Note that I’m not talking necessarily about making this version a 6 months LTS. I’m more talking about keeping to work the way we do, but advertising about this mid-year recommended version. It would also avoid some confusion when XWiki SAS committers are releasing those versions and making them available on official docker repo for example (see the discussion we had about it yesterday on the chat: You're invited to talk on Matrix)

What does that mean precisely? There’s no concept of “recommended version” on xwiki.org, and personally I wouldn’t introduce a new concept (too complex and confusing - why would a LTS not be recommended, what about stable why wouldn’t we recommend it either, etc).

Reading the full thread, I see the following possibility to reconcile everything said:

  • Announce the mid year version as a LTS version (but name it “Candidate LTS” on the download page, see below)
  • Support 1 LTS version per branch and a max of 2 LTS versions in parallel (more work but it’s what XWiki SAS committers do already, but not necessarily what all xwiki.org committers do, so more work for them).
    • This means that the mid year LTS doesn’t replace the previous end of year LTS since they’re on different branches
    • However once the end of year LTS is released, it replaces the mid year one since we support only 1 LTS per branch.
    • It also means that on the download we have one more entry around the middle of the year: the previous branch LTS and the new mid year one for the new branch. Makes it slightly more complex for users to decide what to pick so I’d propose to name it “Candidate LTS” and in the desc, we would mention that it contains more new features and bug/security fixes than the previous branch LTS but it’s a bit less stable as it has had less stabilization time, but we still recommend it for production usage.
  • We also need to decide when the mid year LTS becomes a LTS and visible on the download page. I would do what I proposed originally:
    • When XWiki N.5 is released, that branch becomes a LTS branch
      • 2 bug fix releases are done on that branch in 1 month (one release every 15 days)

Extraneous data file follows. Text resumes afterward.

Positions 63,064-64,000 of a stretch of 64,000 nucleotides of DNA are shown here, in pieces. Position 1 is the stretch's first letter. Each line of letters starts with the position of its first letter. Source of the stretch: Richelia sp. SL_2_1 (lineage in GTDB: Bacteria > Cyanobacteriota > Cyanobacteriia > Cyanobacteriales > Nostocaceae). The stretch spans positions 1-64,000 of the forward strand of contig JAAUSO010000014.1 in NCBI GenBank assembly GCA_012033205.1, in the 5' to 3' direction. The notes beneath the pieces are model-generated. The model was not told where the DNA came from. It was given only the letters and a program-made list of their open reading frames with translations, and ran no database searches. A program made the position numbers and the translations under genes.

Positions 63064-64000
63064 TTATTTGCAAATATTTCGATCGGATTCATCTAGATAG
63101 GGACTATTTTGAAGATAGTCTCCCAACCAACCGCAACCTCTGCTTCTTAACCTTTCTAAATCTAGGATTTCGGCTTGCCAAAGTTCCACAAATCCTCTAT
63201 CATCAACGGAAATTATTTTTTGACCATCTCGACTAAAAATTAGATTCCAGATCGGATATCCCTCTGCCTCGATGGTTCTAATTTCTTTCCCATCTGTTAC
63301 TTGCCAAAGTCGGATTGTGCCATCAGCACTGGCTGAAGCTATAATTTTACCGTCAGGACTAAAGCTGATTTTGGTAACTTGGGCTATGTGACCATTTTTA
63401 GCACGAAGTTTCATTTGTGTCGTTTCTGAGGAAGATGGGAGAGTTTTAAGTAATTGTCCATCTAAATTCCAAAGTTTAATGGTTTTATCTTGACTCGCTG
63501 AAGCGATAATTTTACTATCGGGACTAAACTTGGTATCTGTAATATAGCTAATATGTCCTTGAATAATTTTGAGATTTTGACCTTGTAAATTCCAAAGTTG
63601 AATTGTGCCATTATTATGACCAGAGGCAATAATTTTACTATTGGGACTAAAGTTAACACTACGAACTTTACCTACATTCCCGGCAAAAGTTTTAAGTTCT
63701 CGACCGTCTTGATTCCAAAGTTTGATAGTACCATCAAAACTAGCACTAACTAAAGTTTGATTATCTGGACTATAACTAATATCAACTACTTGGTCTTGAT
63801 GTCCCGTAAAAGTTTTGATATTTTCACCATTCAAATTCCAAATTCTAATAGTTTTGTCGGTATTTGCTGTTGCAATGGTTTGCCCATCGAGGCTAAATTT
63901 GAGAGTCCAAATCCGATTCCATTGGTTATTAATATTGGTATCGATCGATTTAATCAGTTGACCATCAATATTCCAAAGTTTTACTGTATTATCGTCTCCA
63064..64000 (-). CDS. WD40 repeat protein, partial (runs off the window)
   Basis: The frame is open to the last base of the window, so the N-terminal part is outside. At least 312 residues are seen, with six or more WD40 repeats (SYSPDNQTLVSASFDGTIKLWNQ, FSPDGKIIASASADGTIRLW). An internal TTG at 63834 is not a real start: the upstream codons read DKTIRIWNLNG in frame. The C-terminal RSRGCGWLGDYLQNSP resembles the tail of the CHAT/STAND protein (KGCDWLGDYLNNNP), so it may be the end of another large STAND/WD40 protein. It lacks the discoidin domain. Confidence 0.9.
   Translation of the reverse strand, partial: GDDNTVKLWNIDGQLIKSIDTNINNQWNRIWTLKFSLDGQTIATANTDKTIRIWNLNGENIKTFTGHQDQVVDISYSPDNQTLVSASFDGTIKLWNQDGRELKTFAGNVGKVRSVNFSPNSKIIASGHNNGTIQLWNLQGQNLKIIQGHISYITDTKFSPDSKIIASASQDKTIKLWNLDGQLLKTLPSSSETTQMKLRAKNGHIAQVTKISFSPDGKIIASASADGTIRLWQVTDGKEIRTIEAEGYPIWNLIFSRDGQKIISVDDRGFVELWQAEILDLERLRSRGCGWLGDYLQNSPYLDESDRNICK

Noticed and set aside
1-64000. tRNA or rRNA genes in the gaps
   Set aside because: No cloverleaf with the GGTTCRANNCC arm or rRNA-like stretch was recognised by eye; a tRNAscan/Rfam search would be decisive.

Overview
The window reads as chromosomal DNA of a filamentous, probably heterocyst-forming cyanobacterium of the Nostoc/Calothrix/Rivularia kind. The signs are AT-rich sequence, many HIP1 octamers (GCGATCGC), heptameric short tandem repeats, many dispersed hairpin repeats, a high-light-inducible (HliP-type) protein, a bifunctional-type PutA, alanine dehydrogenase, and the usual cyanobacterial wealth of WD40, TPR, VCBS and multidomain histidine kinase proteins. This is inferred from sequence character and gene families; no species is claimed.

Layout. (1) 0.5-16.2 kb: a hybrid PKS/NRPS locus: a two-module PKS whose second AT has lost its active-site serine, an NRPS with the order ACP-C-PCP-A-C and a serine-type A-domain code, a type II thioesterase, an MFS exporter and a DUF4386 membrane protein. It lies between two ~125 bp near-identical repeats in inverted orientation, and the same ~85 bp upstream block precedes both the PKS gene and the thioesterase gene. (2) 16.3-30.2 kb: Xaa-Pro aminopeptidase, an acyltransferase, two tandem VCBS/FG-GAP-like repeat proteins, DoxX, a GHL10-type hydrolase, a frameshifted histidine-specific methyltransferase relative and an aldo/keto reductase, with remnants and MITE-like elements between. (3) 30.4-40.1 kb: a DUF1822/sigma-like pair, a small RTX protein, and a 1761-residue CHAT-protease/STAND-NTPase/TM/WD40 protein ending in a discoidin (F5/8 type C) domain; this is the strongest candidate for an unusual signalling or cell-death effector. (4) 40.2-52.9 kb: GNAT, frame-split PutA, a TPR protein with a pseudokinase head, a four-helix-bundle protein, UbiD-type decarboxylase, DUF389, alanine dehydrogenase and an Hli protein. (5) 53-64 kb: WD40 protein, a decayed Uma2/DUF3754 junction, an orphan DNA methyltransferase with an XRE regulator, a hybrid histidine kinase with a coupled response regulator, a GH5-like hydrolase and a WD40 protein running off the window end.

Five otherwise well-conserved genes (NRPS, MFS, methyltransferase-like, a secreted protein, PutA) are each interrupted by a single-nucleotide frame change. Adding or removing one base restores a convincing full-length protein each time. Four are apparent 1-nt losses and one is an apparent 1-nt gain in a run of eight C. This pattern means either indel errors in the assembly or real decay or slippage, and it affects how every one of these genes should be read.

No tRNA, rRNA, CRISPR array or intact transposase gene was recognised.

• When XWiki N.5.2 is released, it’s automatically named as a LTS and made available as a “Candidate LTS” on the download page. Note: This means that N.5 is just a standard stable release and N.5.1 is made visible on the download page only if it’s released before N.6 is (which it should normally since it’s supposed to be released 15 days after N.5 whereas N.6 is released 30 days after).
  • It also means changing https://www.xwiki.org/xwiki/bin/view/Main/Support#HSupportedVersions and increasing the number of supported versions by 1 (3 ATM, would be 4).


General thoughts:

  • I don’t like too much having 2 LTS/recommended per year as I think it slows us down (release time, backport time, testing time, etc). However I recognize that having to wait 1 year for a feature is sometimes too long.
    • OTOH it could have been an advantage of a company such as XWiki SAS to provide this added value without the xwiki.org project offering it.
    • That said, the 2 LTS should move our users faster towards using the latest features/code and that’s a good thing for xwiki.org as it should get us more feedback about the new features and less users on older versions.
  • Ideally all our releases should be LTS-quality if we had a build good enough to validate that. This is probably what we should aim for on the long run. When the quality is checked in the build automatically it doesn’t cost more and we can have only LTS… This is potentially just a dream though :wink: